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Summary

This is a simple mutator largely based on honggfuzz. This is all written in safe Rust and provides abstractions to allow for coverage guided fuzzing as well as taint guided fuzzing.

This provides no harnessing or injection into a target, this is purely a library which can be used to take in streams of bytes and produce mutated streams of bytes.

Usage

First, create a project with basic_mutator as a dependency in your Cargo.toml

[dependencies]
basic_mutator = { git = "https://github.com/gamozolabs/basic_mutator" }

To use this mutator, simply create a Mutator. This is done by calling Mutator::new with a maximum input size, a bool indicating whether or not the input is ASCII-printable only, and a random seed to seed the internal RNG.

A seed should be provided in all cases via the builder syntax, eg, Mutator::new().seed(0xdeadbeef). The mutator has no source of external entropy and thus without a seed will produce the same sequence of mutations.

Once this Mutator has been created, fill mutator.input, a public Vec<u8> member, with the input you want to mutate. It is highly encouraged that you use mutator.input.clear() and mutator.input.extend_from_slice() rather than things like clone(), to re-use the existing mutator.input allocation. This entire library performs no allocations other than expanding the mutator.input up to the maximum size specified. If this input buffer is reused, there will be no allocations occuring during normal operation.

Once the input has been filled in, call mutator.mutate() and provide a number of mutations, and a reference to a type which implements InputDatabase. If you don't have an input database, you can provide &EmptyDatabase, a implementation which will always return an empty database.

Once mutate is complete, the mutate.input now contains a mutated input!

Advanced Usage

This mutator library has support for both coverage guided fuzzing and taint guided fuzzing.

Coverage Guided Fuzzing

If you're using a corpus of inputs, or even better, an input database which grows dynamically based on coverage, you're in luck! When calling mutator.mutate, provide a reference to a type which implements InputDatabase.

This InputDatabase trait requires that you implement two methods. num_inputs() which returns a usize, indicating the number of inputs in the input database, as well as input() which takes a usize index and returns the corresponding input in the database.

When this trait is implemented and a non-empty database is provided, the fuzzer will use spicing strategies to take random pieces from existing inputs and insert or overwrite them into a random location in the input being corrupted.

Taint Guided Fuzzing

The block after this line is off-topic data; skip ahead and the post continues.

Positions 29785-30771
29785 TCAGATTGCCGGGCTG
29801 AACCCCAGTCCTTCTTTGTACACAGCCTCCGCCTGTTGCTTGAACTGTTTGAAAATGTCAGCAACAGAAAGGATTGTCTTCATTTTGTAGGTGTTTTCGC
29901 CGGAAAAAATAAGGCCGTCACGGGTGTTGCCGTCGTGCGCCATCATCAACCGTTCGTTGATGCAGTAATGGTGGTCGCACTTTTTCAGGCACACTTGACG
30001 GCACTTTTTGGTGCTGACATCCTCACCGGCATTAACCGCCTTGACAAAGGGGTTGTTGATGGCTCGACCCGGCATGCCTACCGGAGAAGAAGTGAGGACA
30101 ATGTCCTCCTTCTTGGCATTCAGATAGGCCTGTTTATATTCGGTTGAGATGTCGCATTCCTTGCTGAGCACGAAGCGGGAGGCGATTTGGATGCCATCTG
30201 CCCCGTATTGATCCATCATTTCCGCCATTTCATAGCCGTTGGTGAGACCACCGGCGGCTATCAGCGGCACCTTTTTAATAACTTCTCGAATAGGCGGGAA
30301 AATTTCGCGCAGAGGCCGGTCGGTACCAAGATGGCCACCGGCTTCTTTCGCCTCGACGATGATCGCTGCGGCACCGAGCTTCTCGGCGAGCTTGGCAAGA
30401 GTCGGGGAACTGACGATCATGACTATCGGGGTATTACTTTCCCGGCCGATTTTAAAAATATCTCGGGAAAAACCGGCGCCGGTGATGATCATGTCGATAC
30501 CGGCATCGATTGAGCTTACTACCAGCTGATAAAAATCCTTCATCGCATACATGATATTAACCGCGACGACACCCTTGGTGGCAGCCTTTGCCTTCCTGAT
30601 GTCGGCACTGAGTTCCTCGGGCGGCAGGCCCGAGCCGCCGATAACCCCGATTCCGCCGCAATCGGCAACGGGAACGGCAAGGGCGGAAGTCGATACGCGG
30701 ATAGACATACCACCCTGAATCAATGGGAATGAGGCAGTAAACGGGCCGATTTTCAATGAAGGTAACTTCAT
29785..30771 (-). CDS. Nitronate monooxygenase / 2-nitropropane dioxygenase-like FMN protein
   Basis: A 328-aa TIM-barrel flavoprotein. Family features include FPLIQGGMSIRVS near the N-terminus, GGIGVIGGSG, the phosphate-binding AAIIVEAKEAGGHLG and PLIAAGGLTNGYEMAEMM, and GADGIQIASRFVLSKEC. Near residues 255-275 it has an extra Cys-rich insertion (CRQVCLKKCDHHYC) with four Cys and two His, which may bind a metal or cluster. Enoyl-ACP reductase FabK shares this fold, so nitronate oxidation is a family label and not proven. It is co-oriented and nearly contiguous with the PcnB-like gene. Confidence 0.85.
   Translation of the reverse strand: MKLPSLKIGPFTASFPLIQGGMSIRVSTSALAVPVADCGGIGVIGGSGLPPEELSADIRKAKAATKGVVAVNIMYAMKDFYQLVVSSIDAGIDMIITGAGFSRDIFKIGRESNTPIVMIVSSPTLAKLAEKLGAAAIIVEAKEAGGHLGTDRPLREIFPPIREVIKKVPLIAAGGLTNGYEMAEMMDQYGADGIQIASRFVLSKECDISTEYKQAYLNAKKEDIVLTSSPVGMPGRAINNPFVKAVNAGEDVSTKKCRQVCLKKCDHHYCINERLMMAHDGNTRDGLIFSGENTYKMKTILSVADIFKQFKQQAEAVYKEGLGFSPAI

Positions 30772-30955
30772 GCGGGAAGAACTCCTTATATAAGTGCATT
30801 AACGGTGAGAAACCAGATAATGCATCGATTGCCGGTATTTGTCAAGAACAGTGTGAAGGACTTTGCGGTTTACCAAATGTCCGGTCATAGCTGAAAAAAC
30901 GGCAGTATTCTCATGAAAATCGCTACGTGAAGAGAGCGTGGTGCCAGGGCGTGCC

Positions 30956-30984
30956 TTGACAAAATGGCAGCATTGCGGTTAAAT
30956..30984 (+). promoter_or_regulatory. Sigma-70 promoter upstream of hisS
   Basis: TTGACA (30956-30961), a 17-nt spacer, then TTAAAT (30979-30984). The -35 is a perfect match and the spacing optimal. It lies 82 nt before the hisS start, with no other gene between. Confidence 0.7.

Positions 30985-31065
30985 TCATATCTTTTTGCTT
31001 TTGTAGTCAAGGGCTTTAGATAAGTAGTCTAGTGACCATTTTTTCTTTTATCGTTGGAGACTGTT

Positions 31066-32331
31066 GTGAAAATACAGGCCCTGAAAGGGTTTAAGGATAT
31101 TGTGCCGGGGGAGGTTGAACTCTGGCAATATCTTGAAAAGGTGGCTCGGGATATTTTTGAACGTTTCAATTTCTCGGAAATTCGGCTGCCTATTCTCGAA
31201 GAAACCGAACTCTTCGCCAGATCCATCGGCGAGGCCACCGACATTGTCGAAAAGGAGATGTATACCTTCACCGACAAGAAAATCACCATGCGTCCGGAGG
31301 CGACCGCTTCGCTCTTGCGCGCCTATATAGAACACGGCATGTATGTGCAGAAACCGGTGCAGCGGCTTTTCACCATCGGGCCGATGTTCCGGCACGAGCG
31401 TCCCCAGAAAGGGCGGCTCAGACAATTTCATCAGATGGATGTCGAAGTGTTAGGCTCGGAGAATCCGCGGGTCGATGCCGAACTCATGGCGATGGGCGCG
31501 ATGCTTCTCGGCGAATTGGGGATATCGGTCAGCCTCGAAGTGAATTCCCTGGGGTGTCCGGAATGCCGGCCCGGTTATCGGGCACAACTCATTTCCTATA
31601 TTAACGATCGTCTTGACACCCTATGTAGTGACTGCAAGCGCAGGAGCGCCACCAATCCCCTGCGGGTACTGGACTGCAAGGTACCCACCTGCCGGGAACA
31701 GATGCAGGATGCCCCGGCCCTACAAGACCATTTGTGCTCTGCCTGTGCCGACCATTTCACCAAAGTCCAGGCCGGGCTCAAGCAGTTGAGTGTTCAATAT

In an environment where you have some level of taint tracking, you can use the mutator.accessed vector. This vector is a Vec<usize> and contains indicies of locations where corruptions should occur. It is up to the user to make sure this information is meaningful. A great starting point is to track which bytes of the input are read from the input file or from memory, and only include those indicies in the accessed vector. This will prevent the mutator from mutating parts of the input which never are actually used by a program.

This logic is largely unbounded, and all we do internally is use this accessed vector as a restriction of mutation boundaries. This could be used by a symbolic execution engine which is providing offsets in the input which are used during the calculation of a branch which is being solved/fuzzed.

Example

Basic example

Here's a basic example with no corpus or accessed guidance.

fn simple_example() {
    // Create a mutator for 128-byte ASCII printable inputs
    let mut mutator = Mutator::new().seed(1337)
        .max_input_size(128).printable(true);

    for _ in 0..128 {
        // Update the input
        mutator.input.clear();
        mutator.input.extend_from_slice(b"APPLES ARE DELICIOUS");

        // Corrupt it with 4 mutation passes
        mutator.mutate(4, &EmptyDatabase);
        assert!(mutator.input.len() <= 128);

        // Just print the string
        println!("simple: {}", String::from_utf8_lossy(&mutator.input));
    }
}

Corpus example

Here's a basic example with a simple fixed corpus.

fn corpus_example() {
    // Create a fake database which will be used to select inputs from a fake
    // feedback dattabase
    struct TestDatabase;
    impl InputDatabase for TestDatabase {
        fn num_inputs(&self) -> usize { 2 }
        fn input(&self, idx: usize) -> Option<&[u8]> {
            match idx {
                0 => Some(b"thisisatest"),
                1 => Some(b"wafflesaregood"),
                _ => unreachable!(),
            }
        }
    }

    // Create a mutator for 128-byte ASCII printable inputs
    let mut mutator = Mutator::new().seed(1337)
        .max_input_size(128).printable(true);

    for _ in 0..128 {
        // Update the input
        mutator.input.clear();
        mutator.input.extend_from_slice(b"APPLES ARE DELICIOUS");

        // Corrupt it with 4 mutation passes
        mutator.mutate(4, &TestDatabase);
        assert!(mutator.input.len() <= 128);

        // Just print the string
        println!("feedback: {}", String::from_utf8_lossy(&mutator.input));
    }
}

About

About as basic of a mutator as you can get, but it does the trick in most situations

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